History of calender dating

1 January is not the date of Christ's birth, but the feast of the circumcision.

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Caesar's estimate of the year at 365/ days was remarkably accurate, but it was still eleven minutes too long.

By the sixteenth century the error had accumulated to ten days.

When Constantine Christianised the Roman Empire in the fourth century AD, the Roman calendar became the Christian calendar.

It was adopted as such in AD 325, at the first General Council of the Christian church at Nicea, in what is now western Turkey.

The day, at least, is universally recognised on earth. The week of seven days is a purely human invention, with no equivalent in the motions of the heavens; its widespread use testifies only to the enormous influence on history of the ancient Babylonians, who invented it.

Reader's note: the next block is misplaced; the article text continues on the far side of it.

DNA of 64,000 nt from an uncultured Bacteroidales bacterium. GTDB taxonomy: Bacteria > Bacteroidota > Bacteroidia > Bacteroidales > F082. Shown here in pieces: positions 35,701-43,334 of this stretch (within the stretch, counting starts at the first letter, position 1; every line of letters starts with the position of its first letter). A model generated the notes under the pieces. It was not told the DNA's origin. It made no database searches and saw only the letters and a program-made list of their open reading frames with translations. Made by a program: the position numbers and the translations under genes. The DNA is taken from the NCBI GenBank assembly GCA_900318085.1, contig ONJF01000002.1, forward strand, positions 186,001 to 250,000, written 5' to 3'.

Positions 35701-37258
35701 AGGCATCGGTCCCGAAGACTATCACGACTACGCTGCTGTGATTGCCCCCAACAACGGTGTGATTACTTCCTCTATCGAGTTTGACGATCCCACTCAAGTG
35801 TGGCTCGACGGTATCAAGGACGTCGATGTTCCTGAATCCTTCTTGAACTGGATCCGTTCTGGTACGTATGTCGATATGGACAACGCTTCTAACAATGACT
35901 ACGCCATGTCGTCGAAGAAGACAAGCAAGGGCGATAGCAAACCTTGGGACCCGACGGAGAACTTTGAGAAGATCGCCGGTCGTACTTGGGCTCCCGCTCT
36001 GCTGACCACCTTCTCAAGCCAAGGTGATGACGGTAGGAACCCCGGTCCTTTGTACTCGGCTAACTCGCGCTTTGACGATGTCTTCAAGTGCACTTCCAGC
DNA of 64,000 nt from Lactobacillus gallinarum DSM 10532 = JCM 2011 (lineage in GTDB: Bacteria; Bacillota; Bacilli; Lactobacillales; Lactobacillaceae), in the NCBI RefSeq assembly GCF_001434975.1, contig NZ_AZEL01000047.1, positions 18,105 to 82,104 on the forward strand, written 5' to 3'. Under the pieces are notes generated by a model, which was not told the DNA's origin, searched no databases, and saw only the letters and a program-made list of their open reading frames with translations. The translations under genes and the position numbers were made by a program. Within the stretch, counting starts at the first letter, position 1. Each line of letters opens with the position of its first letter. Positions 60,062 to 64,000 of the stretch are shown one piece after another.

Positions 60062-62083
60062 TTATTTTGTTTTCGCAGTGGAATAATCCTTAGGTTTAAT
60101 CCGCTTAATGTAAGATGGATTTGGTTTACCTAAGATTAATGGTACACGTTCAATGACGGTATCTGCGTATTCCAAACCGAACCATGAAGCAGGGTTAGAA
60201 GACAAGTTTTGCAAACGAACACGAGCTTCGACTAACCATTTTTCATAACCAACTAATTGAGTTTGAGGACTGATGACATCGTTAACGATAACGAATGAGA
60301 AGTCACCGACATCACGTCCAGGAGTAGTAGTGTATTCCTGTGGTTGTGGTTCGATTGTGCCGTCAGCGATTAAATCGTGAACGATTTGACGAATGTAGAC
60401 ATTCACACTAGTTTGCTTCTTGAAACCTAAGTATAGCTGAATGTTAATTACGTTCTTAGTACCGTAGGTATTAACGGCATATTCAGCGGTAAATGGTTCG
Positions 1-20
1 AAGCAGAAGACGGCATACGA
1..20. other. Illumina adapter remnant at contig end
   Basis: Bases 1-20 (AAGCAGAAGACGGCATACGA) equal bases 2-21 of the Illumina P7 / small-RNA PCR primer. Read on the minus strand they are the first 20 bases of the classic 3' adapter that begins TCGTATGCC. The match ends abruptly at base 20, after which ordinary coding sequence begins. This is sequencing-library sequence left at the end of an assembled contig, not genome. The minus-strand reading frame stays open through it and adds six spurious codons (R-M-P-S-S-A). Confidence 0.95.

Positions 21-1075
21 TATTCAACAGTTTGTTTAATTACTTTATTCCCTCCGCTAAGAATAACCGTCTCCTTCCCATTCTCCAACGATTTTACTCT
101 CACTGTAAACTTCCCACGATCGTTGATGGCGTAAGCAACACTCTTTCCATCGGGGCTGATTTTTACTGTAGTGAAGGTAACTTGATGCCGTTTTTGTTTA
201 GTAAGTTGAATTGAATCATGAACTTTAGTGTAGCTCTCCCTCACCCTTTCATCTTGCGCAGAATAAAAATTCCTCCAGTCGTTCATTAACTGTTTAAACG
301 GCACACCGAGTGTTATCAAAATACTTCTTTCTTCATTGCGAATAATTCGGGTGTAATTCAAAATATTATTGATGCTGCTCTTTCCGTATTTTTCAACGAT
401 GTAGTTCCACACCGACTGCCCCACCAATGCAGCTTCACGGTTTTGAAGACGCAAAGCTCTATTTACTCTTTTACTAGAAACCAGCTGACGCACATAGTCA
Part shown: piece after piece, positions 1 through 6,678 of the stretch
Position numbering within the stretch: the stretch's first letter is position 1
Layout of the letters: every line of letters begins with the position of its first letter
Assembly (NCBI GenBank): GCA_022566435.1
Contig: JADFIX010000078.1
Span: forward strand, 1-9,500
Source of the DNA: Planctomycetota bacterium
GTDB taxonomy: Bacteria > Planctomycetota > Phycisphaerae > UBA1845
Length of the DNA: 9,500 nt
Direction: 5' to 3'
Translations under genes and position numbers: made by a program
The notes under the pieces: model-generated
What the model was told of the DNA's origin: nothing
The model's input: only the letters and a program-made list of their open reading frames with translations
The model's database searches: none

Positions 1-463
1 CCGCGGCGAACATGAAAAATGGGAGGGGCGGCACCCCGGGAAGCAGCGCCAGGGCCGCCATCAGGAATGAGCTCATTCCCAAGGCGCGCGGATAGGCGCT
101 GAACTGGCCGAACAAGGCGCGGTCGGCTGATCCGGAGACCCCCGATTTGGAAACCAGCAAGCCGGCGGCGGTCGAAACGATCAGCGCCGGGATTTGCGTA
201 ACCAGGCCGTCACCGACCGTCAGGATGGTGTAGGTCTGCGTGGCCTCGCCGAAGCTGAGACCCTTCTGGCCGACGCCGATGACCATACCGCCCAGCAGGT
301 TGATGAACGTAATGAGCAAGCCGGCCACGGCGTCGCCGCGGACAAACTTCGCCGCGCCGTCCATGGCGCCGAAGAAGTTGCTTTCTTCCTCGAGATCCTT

The month is roughly lunar, but only roughly; a lunar month is 29-and-a-half days, and there are twelve-and-a half lunar months in a year.Only the ignorant, they insist, will take any notice of the year 2000, since we shall still be in the twentieth century until it ends.The first millennium began on 1 January AD 1; the second millennium began on 1 January 1001; the third millennium will therefore begin on new year's day 2001.On one reasonable calculation, Christ was born in the year 1 BC, which means the millennium would indeed fall in the year 2000, on Christmas day.Measuring time The basic thing to understand about the calendar is that it is a human, not a natural, construction. We take our time from the movements of the heavens.The day is the commonest and most straightforward measure of time.